As an avid watcher of Louis Theroux’s documentaries, I was delighted to find he has a new podcast series through BBC Radio 4. Think of it as ‘When Louis Met…’ with less confrontation, and guests including Lenny Henry, Boy George and Miriam Margolyes. In the first episode, he chats with Jon Ronson, a fellow documentary maker and author – or, as Theroux says, his ‘professional doppelganger’. There are plenty of interesting anecdotes as the topics range from arguing in the lockdown, to Skyping with Robbie Williams about ghosts and conspiracy theories.
Ronson shares a realisation he has had during the coronavirus lockdown; he is able to cope better in the current situation due to his anxiety. Ronson was diagnosed with adjustment disorder and believes that his experiences have prepared his mind for an eventual catastrophe. He explains how ‘you spend your life catastrophising in the most absurd ways’, such as thinking his son had been involved in a terrorist attack at school. So, when the pandemic started, he felt calm, focused and able to deal with it – as if he had been preparing for it his whole life. It is an honest and insightful admission by Ronson, although his experience may not be typical of everyone. According to a recent study by University College London, a large majority of people are reporting higher rates of wellbeing within the past three weeks – although there is less evidence for those with a diagnosed mental health condition.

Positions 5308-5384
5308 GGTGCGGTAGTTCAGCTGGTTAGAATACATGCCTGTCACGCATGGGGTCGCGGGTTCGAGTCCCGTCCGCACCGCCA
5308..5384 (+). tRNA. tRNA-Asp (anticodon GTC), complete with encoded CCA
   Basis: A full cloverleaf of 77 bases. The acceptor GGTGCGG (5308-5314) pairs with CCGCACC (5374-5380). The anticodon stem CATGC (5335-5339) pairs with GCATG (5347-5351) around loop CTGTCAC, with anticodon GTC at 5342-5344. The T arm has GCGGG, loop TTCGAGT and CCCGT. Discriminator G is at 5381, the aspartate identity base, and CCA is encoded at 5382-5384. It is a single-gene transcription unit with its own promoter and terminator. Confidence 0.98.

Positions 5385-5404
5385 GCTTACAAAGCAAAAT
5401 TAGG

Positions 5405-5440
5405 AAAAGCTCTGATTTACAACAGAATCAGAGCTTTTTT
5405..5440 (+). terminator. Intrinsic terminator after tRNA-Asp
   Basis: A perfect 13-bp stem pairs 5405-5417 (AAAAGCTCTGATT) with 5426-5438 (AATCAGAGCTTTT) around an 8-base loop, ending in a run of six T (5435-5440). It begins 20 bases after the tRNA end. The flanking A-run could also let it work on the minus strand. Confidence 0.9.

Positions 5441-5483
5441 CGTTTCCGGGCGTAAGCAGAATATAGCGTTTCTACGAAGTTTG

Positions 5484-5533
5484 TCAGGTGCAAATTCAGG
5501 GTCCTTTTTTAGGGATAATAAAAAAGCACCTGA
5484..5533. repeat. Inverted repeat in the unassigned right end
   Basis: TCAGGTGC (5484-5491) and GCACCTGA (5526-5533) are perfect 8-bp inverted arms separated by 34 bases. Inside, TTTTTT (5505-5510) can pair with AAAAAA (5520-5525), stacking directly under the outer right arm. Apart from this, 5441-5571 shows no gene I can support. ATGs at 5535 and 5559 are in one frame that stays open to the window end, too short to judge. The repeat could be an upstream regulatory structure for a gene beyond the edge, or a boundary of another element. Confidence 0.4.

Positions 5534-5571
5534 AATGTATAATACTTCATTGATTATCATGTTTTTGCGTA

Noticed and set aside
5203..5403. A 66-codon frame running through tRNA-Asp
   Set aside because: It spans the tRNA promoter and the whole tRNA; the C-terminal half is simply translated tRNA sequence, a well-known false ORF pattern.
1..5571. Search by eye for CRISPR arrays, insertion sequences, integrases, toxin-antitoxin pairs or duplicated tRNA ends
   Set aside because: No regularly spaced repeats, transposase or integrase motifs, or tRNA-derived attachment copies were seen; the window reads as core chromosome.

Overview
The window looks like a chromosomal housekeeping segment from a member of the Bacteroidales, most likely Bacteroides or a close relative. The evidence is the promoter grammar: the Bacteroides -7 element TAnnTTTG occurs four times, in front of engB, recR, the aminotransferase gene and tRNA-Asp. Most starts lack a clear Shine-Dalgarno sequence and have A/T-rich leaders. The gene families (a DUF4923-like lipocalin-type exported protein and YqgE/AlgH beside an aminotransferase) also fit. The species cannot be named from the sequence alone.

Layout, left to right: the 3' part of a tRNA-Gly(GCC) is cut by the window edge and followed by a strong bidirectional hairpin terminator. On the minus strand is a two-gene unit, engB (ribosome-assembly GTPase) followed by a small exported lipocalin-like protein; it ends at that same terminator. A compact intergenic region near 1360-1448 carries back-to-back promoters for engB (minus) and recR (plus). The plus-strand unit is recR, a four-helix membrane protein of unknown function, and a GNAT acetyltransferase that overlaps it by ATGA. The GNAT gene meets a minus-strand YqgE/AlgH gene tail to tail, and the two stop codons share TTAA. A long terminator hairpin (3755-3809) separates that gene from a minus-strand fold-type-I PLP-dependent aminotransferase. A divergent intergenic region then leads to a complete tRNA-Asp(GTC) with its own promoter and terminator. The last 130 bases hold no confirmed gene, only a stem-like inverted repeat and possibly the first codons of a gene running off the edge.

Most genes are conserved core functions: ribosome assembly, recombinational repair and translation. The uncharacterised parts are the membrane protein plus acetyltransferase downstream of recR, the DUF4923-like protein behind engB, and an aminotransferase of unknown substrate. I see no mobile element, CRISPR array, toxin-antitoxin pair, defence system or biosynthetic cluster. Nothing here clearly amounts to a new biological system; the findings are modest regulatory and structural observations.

Theroux and Ronson briefly discuss ethics within their work, and whether those they encounter are ultimately happy with the result. Ronson discusses his podcast, The Last Days of August, which investigated the suicide of young female porn star August Ames. He handled the project with care and was relieved to find that all involved, including Ames’ family, were pleased with the outcome. However, Ronson describes the anxiety towards his moral obligations. He mentions how this can develop into scrupulosity, a dimension of obsessive-compulsive disorder which involves overly stressing about moral or religious issues. As Ronson concludes, ‘there’s a danger in worrying not enough about it and a danger in worrying too much about it’.
Other intriguing ideas are introduced in the podcast, such as how leaders that behave in conspiratorial ways can lead to an increase in conspiracy theories. Theroux comments how it may be conceivable for some people to be especially predisposed to seeing patterns in data that are not there. Ronson relates this to schizotypal disorder; a plausible idea, although the delusions in this disorder can present in several different ways. This is where the podcast turns slightly stranger, with mentions of coronavirus 5G conspiracies, lizard people and Ronson’s letter of recommendation from the head of the Ku Klux Klan.
Interspersed with Theroux’s characteristic narration style and some light humour, the podcast is compelling listening. Difficult topics are discussed with honesty and open-mindedness. I look forward to what comes next. As Ronson says, ‘I think the complicated stuff is the most interesting stuff'.
- Steven Parkes is an undergraduate BSc Psychology student at the University of Derby.
Find reviews of Louis Theroux's TV offerings in our archive.
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